One reason that new construction is so desired among green living enthusiasts is that it can be built to reflect our highest priorities. Worried about the environmental costs of heating your home? New construction can be built using passive solar design, a strategy that uses natural light and shade to heat or cool the home. Builders can add optimal insulation, build with all sustainable materials, and build exactly to the scale you need.
In fact, scale is a serious concern for new home buyers and builders alike. Individuals interested in green housing will actively avoid building more home than they need – scaling to the square foot matter because that’s more space you need to heat or cool – and this is harder to do when buying. You’re stuck with someone else’s design. In this vein, Missouri S&T’s Nest Home design, which uses recycled shipping containers, combines the tiny home trend with reuse and sustainability.
The Simple Retrofit
From an environmental perspective, there’s an obvious problem with building a new home: it’s an activity of mass consumption. There are already 120 million single-family homes and duplexes in the United States; do we really need more?
Extensive development alone is a good enough reason to intelligently retrofit an existing home rather than building new green structures, but the key is to do so with as little waste as possible. One option for retrofitting older homes is to install new smart home technology that can automate home regulation to reduce energy use.
Real estate agent Roxanne DeBerry sees clients struggle with issues of efficiency on a regular basis. That’s why she recommends tools like the Nest Thermostat, which develops a responsive heating and cooling schedule for the home and can be remotely adjusted via smartphone. Other smart tools for home efficiency include choosing Energy Star appliances and installing water-saving faucets and low-pressure toilets. These small changes add up.
Ultimately, the most effective approach to green housing is likely to be aggressive retrofitting of everything from period homes to more recent construction. This will reduce material use where possible and prevent further aggressive land use. And finally, designers, activists, and engineers are coming together to develop such structures.
In the UK, for example, designers are interested in finding ways to adapt period houses for greater sustainability without compromising their aesthetics. Many have added solar panels, increased their insulation levels, and recently they even developed imitation sash triple glazed windows. As some have pointed out, the high cost of heating these homes without such changes will push these homes out of relevance without these changes. This is a way of saving existing structures.
Harvard is also working on retrofitting homes for sustainability. Their HouseZero project is designed for near-zero energy use and zero carbon emissions using geothermal heating and temperature radiant surfaces. The buildings bridge the gap between starting over and putting up with unmanageable heating and cooling bills.
It will take a long time to transition the majority of individuals to energy efficient, green housing but we’re headed in the right direction. What will your next home be like? As long as the answer is sustainable, you’re part of the solution to our chronic overuse – of land, energy, water, and more.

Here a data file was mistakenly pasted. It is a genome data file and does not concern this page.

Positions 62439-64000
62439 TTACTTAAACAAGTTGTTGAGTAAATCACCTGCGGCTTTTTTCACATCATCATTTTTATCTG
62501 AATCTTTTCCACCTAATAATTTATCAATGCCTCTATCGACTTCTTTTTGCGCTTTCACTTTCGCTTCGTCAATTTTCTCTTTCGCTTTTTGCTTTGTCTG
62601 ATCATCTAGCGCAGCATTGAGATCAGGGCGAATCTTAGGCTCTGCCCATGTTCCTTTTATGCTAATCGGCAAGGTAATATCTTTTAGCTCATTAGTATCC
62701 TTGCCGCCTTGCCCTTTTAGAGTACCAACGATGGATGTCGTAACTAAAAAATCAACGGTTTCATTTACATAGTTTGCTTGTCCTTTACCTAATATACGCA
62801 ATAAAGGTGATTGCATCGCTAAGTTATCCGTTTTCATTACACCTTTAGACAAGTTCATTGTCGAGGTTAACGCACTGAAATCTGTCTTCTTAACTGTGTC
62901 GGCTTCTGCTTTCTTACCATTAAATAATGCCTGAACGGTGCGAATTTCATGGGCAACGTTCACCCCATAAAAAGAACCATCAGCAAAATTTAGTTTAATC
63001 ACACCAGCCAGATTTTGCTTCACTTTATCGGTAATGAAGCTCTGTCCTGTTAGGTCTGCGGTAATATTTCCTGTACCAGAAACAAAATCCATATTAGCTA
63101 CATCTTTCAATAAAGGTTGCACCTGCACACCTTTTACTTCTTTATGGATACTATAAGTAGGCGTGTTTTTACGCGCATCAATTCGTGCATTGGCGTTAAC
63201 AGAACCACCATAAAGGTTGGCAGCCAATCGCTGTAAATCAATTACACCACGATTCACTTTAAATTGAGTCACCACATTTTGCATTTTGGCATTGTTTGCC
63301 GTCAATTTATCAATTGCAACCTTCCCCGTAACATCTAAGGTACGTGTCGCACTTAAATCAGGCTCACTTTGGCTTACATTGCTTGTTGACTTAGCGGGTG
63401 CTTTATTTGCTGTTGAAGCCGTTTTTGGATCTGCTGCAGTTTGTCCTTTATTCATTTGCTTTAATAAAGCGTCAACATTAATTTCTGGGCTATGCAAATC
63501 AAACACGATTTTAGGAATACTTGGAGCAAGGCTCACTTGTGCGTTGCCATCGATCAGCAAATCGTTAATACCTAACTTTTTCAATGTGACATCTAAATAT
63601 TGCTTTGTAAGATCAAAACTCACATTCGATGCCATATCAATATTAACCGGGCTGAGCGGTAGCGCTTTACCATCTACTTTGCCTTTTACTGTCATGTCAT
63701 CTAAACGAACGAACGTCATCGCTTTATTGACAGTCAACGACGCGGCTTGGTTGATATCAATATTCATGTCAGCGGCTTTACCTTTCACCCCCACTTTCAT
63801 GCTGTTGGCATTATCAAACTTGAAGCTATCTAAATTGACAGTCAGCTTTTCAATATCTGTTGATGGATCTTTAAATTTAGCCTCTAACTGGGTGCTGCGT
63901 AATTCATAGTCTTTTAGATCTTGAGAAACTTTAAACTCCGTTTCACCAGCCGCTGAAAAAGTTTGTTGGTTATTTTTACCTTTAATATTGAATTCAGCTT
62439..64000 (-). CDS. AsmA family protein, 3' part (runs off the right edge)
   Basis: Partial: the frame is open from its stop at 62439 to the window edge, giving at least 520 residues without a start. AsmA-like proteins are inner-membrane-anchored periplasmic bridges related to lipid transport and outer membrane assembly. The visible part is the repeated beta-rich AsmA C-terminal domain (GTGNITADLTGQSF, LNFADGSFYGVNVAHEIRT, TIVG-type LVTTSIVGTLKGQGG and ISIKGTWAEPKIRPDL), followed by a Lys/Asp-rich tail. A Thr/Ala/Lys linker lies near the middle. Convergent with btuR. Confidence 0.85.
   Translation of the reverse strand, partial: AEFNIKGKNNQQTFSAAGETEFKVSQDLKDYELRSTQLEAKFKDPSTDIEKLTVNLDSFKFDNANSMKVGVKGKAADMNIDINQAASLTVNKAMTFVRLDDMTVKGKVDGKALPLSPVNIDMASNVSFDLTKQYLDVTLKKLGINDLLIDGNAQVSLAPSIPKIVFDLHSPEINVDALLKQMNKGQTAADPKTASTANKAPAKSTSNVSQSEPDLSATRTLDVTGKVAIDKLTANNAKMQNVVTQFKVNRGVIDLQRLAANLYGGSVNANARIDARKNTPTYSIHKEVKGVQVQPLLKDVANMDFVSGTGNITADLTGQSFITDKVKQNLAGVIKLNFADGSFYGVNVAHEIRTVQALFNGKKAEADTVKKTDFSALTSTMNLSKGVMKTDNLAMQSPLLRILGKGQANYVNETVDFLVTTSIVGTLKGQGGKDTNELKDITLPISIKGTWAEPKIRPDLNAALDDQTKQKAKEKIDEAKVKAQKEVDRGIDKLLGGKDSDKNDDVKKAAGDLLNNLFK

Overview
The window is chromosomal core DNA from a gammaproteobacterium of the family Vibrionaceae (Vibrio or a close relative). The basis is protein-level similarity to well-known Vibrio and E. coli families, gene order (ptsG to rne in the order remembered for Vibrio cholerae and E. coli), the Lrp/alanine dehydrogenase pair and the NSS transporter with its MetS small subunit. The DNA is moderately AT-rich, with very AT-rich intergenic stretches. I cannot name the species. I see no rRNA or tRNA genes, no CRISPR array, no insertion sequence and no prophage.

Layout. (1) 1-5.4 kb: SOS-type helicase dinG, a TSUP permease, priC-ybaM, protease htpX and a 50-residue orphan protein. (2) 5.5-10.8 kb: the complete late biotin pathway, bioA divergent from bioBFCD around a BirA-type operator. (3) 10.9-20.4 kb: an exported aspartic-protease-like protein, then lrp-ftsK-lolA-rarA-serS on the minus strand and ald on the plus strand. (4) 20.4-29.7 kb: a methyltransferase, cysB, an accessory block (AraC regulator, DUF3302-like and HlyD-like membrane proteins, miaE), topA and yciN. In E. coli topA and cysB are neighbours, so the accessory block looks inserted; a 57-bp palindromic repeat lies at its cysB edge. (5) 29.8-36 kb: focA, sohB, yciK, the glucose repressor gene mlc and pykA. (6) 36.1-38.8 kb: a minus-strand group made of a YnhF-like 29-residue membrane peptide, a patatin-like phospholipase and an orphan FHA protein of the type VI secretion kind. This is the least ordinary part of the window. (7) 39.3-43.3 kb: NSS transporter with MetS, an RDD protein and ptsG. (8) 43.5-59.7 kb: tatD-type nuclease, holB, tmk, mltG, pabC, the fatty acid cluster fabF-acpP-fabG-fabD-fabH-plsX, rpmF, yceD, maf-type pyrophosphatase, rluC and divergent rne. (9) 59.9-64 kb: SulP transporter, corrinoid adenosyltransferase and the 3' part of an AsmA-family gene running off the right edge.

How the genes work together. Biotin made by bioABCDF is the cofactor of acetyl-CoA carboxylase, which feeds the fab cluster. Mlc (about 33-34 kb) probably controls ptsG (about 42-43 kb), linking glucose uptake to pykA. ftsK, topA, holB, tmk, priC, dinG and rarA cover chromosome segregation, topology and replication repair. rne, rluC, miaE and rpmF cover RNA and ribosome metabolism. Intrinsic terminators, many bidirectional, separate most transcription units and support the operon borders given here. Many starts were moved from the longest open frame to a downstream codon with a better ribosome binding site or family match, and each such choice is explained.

How the Auto Industry is Lowering Emissions
Currently, the automotive industry is undergoing an enormous change in a bid to lower carbon emissions. This has been pushed by the Government and their clean air plans, where they have outlined a plan to ban the sale of petrol and diesel cars by 2040.
Public Health Crisis
It is said that the levels of air pollution lead to 40,000 early deaths in the UK, with London being somewhere that is particularly bad. This has led to the new T-Charge, where heavy polluting cars will pay a new charge on top of the existing congestion charge. Other cities have taken action too, with Oxford recently announcing that they will be banning petrol and diesel cars from the city centre by 2020.
It is clear that the Government is taking action, but what about the auto industry? With the sale of petrol and diesel plummeting and a sharp rise in alternatively fuelled vehicles, it is clear that the industry is taking note and switching focus to green cars. There are now all kinds of fantastic eco-friendly cars available and a type to suit every motorist whether it is a small city car or an SUV.
Of course, it is the cars that are currently on the road that are causing the problem. The used car market is enormous and filled with polluting automobiles, but there are steps that you can take to avoid dangerous automobiles. It is now more important than ever to get vehicle checks carried out through HPI, as these can reveal important information about the automobile’s past and they find that 1 in 3 cars has a hidden secret of some kind. Additionally, they can now perform recall checks to see if the manufacturer has recalled that particular automobile. This allows people to shop confidently and find vehicles that are not doing as much damage to the environment as others.
With the rise in sales of alternatively fuelled vehicles, it is now becoming increasingly more common to see them on UK roads. Public perception has changed drastically in the last few years and this is because of the air pollution crisis, as well as the fact that there are now so many different reasons to switch to electric cars, such as Government grants and no road tax. A similar change in public opinion has happened in the United States, with electric car sales up by 47% in 2017.
The US is leading the way for lowering emissions as they have declined by 758 million metric tons since 2005, which is the largest amount by far with the UK in second with a decline of 170 million metric tons. Whilst it is clear that these two nations are doing a good job, there is still a lot of work that needs to be done in order to improve the air quality and stop so many premature deaths as a result of pollution.
With the Government’s plans, incentives to make the change and a change in public perception, it seems that the electric car revolution is fully underway.